Hunger pangs in Kupang

Instead of yacht repair in exotic places, today we had a full day of bureaucratic paper shuffling in congested places.
It actually started yesterday around 1430 when we arrived Kupang and anchored off the city. The anchorage was not ideal, with medium-sized waves rolling through, so Travis went ashore to scout out customs while I stayed on board making sure we didn’t drag anchor and end up on the beach. Upon landing the dinghy, Travis found nobody spoke English, but he finally encountered a guy on a scooter to drive him out to the airport to make an appointment with Customs for 1000 the following morning on our boat, but we were required to pick them up in our dinghy. He finally got back to the boat after 1700 to his anxious father, who was getting frantic because he had a hand-held VHF radio with him but never answered my calls. I thought he’d been Shanghaied. The VHF battery was dead, as it turned out.
Anyway, I was glad to see him, and the next morning he headed to shore to pick up the Customs, Quarantine, and Immigration folks, who told him they didn’t need his dinghy ride after all, and would be out shortly in their own boat. 90 minutes later, 1130, they showed in a 40′ cruiser, 8 strong all taking photos with their phones like they’d never seen a sailboat before. They also looked in all the cupboards, wanted serial numbers for our engine and electronics, and wanted 4 copies of all the forms Travis had prepared from their website. They left after an hour, but we were told we had to come back onshore to Quarantine, Customs, and Port Captain, all in different buildings a short drive from each other, to get “stamped” documents. Why they couldn’t have done that on board when we met is a mystery. Anyway, around 1300, without eating lunch (big mistake), we dinghied back to the beach, scrambled ashore in surf, and met Rollie, our new best friend who worked full-time as “dinghy security,” and agreed to shepherd us around the bureaucracy. He was a good man using his friend’s car. First we drove 20 minutes through streets clogged with cars, truck, and scooters to Quarantine (Biosecurity) where 3 guys sat at their desks in front of us and played with their computers and cell phones for an hour. We finally got our documents stamped and released to go to Customs, where we waited ten minutes before anyone came out for us, then watched that official play with his computer for at least an hour before he admitted the system was down and he’d have to manually complete the forms. I think we finally got out of there at 1530 and headed to the Port Captain, where a guy dressed in official-looking uniform plus 2 characters who looked like they just came in off the street smoked cigarettes, played with their cell phones, watched videos, and made us wait. Eventually, the uniform guy, who spoke limited English, asked for our stamped “crew list. ” We had given that to the guy in Quarantine, which we explained 3 times, and suggested they call to confirm. More time passed as we futilely argued our point, so I said we’d go back to Q and retrieve the form, which we did. Q said they asked for a copy and we gave them our original, which should’ve gone to Port Captain. Back we went to the PC and the 3 smokers copied forms, searched through boxes of multiple rubber stamps to find the appropriate ones, stamped all our papers, and after 90 minutes of this torture, they had a raft of docs collated for “The” Port Captain, who breezed in looking like Bruce Willis in “Die Hard,” wearing a Bon Jovi tee shirt and sporting a “Guns and Roses” tattoo on his bicep. I told him my favorite song is “Knocking on Heaven’s Door,” hoping to ingratiate ourselves and expedite the process. He apologized for the wait, the first official to even acknowledge our ordeal, and in five minutes blessed our packet and said we were cool to go, but first he requested we sit for a photo with us on either side of him. We obliged.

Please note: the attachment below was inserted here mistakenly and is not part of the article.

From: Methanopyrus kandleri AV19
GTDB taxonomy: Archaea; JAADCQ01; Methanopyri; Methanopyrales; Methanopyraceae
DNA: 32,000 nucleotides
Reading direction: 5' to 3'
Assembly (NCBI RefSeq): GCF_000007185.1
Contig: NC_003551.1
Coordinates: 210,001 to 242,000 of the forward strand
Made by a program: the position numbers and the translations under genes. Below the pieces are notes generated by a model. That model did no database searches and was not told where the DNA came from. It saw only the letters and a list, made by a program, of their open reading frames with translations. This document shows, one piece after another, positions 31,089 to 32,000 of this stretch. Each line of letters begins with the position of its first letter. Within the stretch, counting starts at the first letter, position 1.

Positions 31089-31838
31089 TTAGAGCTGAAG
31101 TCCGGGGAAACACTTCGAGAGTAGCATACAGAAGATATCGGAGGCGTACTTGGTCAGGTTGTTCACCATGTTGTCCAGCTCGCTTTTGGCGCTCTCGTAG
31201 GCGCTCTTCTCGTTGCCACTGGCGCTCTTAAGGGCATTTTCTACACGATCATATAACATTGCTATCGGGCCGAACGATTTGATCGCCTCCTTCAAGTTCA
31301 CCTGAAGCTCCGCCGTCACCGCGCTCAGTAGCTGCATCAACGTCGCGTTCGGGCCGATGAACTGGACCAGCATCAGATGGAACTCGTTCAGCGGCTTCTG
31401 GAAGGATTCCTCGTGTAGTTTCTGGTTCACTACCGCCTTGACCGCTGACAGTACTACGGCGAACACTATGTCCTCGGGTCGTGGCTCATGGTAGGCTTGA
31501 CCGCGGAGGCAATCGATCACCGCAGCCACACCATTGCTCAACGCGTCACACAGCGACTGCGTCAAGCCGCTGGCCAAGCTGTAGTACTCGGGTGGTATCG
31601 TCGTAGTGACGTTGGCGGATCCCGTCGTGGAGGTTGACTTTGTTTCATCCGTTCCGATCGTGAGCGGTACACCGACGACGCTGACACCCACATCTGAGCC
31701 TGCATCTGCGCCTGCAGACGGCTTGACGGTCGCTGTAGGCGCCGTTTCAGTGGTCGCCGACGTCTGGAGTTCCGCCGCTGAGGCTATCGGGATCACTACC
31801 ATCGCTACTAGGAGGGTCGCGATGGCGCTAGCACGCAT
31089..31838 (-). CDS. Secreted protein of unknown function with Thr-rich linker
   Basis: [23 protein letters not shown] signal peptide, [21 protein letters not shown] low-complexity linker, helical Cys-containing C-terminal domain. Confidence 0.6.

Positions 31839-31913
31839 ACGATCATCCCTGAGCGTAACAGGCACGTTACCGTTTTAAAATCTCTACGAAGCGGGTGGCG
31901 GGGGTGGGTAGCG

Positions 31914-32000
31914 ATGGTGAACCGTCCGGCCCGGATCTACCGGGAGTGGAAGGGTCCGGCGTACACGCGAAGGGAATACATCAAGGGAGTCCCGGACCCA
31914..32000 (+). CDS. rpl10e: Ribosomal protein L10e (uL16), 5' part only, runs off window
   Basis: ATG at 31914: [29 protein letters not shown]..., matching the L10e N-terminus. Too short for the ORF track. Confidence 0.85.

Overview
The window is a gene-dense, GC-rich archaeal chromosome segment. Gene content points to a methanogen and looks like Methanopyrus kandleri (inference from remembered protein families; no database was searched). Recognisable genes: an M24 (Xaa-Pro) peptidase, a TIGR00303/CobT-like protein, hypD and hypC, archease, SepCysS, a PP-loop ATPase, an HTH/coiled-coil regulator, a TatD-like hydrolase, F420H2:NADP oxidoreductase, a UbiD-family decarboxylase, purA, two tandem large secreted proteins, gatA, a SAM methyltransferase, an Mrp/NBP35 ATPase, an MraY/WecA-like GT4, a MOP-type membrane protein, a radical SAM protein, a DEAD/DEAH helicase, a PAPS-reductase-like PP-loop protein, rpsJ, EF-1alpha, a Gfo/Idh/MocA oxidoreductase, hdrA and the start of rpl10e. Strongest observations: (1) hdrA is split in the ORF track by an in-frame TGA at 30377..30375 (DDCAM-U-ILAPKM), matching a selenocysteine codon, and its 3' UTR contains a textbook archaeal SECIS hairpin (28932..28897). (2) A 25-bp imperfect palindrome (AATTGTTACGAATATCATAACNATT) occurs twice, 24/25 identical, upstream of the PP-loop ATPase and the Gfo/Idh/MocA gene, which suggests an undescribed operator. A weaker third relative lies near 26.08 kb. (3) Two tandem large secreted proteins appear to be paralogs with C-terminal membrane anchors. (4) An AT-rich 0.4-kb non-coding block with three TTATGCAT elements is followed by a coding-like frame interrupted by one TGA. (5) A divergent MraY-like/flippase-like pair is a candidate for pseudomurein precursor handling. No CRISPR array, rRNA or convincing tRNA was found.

It was now 1700, Travis and I were deliriously hungry. and I was about to start screaming and tearing off my clothes, I was so annoyed at these people. We had been dealing with their system since 0930 and wasted the entire day watching public servants play with their phones.
We were dying to get out of this congested, dirty city, which looks a lot like Calcutta. Many people wear masks because of the pollution. However, I still needed a SIM card, money, and fuel for Noreaster. Our driver had 2 35 liter jerry cans he said we could use, and we had 2 20 liter ones of our own. He drove us back to the dinghy so we could fetch our cans, then to the filling station where he told us to stay in the car while he got fuel, otherwise we’d be charged the “White People” price. We did as instructed and the fuel was indeed quite cheap.